On Tuesday, the House considered the Restoration of Emergency Unemployment Compensation Act. This legislation would extend unemployment insurance (UI) through November 30, 2010 and retroactively restore benefits to people who may have started losing their benefits as early as the end of May–some after just 26 weeks. While the bill fell short of receiving the necessary votes to pass with the two-thirds majority needed under suspension of the rules on Tuesday, today the House passed the bill under simple majority rules 270-153 to restore this economic lifeline.
Ways and Means Income Security and Family Support Subcommittee Chairman Jim McDermott (D-WA):
Rep. John Lewis (D-GA):
Rep. Bill Pascrell (D-NJ):
Rep. Tim Ryan (D-OH):
Speaker Pelosi on passage:
Today, the House voted once again to extend a lifeline to millions of Americans who lost their jobs through no fault of their own, while Republicans continued to say no. It is past time for Congressional Republicans to stop standing in the way of relief for our families and to start standing up for our middle class.
These benefits help struggling families make ends meet, boost consumer demand to spur hiring by small businesses, and strengthen our economy as a whole. We must do everything possible to help those hardest hit by the Bush recession, as we continue working to create jobs, support small businesses, and build a stronger economy for all Americans.
The current lapse in extended benefits is unprecedented: Since 1959, the government has never allowed extended unemployment benefits to expire when the national unemployment rate is still above 7.2%. The current rate stands at 9.7%. Vote after vote, including last night, Senate Republicans have obstructed the legislation and now nearly two million families are without their economic lifeline–by July 3rd, about 1.7 million unemployed workers will have lost their UI benefits because of the latest refusal to act by Senate Republicans.
A timeline of Republicans blocking unemployment benefits in the last year:
On September 22, the House passed legislation (H.R. 3548) to provide up to 13 additional weeks of unemployment benefits to workers in high unemployment states who are about to run out of benefits.
Senate Republicans delayed action on this bill for more than a month — leaving 500,000 Americans without unemployment benefits when they needed them the most.
The House passed Temporary Extension Act (H.R. 4691), emergency legislation to extend UI benefits and certain other programs about to expire for 30 days on February 25.
But Republican Senator Jim Bunning singlehandedly blocked passage of this emergency measure, despite the serious consequences for families across the nation. He objected to Democrats' 11 requests to extend unemployment benefits. [Congressional Record, 2/24/10; Senate Floor, 2/25/10, 2/26/10, 3/1/10] And when Sen. Merkley (D-Ore.) begged him to drop his objection, Bunning replied: “Tough sh*t.” [Politico, 2/25]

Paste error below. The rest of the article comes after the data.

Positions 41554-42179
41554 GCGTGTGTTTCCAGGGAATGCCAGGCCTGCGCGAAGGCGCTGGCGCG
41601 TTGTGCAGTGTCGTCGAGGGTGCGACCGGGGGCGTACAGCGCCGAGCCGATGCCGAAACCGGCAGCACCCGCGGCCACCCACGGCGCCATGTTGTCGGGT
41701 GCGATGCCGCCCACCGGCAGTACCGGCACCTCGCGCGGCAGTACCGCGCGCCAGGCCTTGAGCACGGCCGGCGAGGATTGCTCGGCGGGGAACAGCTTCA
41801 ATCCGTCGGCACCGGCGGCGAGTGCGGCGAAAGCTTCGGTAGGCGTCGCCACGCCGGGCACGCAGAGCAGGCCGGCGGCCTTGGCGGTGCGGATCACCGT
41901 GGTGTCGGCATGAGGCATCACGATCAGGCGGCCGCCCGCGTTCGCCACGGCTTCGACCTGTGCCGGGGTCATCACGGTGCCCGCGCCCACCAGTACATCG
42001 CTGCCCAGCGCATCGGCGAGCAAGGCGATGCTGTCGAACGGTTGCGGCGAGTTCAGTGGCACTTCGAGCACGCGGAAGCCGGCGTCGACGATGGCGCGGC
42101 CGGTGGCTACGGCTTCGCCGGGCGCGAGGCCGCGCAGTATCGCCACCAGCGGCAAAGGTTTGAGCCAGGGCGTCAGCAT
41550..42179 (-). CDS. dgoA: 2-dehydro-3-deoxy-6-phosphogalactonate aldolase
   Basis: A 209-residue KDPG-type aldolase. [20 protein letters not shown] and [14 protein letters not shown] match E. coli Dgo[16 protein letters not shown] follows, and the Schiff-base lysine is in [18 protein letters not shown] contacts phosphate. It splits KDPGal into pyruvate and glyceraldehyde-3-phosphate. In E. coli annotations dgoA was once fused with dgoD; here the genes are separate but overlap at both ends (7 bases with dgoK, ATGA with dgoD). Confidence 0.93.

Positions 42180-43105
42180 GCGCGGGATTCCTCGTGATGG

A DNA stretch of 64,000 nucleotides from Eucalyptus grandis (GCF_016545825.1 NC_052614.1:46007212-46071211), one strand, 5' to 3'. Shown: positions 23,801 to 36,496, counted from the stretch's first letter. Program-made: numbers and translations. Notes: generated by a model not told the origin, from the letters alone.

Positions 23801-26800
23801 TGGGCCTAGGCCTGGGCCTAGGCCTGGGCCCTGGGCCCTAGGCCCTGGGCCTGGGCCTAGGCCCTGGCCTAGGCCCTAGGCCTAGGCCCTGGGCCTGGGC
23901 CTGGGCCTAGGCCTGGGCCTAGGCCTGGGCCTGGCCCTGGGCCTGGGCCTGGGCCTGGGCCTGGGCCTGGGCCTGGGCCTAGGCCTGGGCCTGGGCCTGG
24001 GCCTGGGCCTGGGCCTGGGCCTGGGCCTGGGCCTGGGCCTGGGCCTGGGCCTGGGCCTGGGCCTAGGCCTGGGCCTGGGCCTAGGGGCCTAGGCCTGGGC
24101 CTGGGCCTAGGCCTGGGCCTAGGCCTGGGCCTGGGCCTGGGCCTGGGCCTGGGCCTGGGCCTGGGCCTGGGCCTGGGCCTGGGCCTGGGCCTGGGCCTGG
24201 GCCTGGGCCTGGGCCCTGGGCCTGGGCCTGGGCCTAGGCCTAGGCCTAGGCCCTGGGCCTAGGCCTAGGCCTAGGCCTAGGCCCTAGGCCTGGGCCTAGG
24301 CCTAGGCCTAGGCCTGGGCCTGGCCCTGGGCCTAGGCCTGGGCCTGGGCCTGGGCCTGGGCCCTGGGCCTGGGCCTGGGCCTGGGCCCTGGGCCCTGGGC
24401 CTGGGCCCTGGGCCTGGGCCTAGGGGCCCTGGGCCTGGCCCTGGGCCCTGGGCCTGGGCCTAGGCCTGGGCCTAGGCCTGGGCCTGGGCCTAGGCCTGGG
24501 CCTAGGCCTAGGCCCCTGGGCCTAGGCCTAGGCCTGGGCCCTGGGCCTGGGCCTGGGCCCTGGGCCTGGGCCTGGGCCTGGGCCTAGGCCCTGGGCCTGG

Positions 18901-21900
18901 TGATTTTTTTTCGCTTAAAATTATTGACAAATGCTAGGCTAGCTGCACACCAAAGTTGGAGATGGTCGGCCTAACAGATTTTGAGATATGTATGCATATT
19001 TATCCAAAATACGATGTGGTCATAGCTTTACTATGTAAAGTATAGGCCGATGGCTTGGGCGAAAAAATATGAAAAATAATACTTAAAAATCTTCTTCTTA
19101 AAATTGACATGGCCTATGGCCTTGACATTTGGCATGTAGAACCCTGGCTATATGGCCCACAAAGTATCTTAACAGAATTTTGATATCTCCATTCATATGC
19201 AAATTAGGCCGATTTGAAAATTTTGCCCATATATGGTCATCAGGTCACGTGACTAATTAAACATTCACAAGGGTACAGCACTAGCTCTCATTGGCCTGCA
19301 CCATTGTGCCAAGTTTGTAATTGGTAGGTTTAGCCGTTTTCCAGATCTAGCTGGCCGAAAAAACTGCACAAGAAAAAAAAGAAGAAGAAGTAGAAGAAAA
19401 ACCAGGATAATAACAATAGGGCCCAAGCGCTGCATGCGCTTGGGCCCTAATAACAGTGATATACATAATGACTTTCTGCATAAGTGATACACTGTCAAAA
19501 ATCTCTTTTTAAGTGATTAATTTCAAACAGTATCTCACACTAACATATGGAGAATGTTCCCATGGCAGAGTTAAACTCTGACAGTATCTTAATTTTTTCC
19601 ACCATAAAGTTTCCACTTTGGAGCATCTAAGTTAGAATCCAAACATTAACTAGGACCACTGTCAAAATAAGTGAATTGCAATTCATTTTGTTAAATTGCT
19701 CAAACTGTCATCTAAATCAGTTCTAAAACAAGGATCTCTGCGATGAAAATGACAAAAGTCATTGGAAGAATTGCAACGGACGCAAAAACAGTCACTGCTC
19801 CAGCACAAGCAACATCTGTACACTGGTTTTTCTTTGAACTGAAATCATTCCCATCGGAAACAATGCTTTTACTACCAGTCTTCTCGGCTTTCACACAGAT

This resulted in a three-day shut down of these critical programs that jeopardized unemployment benefits for more than one million Americans and furloughed thousands of highway and transit workers.
The House passed the bill the Continuing Extension Act to extend unemployment benefits and other critical programs for 30 days on March 17, 2010.
But Senator Coburn blocked consideration of this bill. “Sen. Tom Coburn (R-Okla.) has blocked passage of a crucial package of expiring provisions, including extended unemployment insurance benefits that are scheduled to run out on April 5. Coburn has balked at Democrats' request for unanimous consent to pass the extensions, threatening a standoff similar to one that pitted Sen. Jim Bunning (R-Ky.) against the Democratic leadership last month.” [The Hill, 3/25/10]
With Senate Republicans action, these programs lapsed for twelve days. The Senate then extended unemployment benefits through May 29, 2010 — twenty-nine days later on April 15, 2010.
The House passed the American Jobs and Closing Tax Loopholes Act (H.R. 4213), an American job creation bill which extends unemployment benefits for six months on May 28.
Senate Republicans have blocked moving forward on this crucial job creating legislation all month. Republicans blocked cloture to proceed to the bill on June 17. Even after more changes were made to achieve a compromise, Republicans blocked cloture again on June 24.
On June 29, more than 80 percent of House Republicans vote down a six month extension of unemployment benefits. [House Vote 398]
On June 30, Senate Republicans blocked consideration of a six month unemployment bill. The vote was 58-38.
The House awaits Senate action when they return. As Chairman Levin said today, “those who are still unemployed should not suffer due to the indifference of Republicans in Congress.”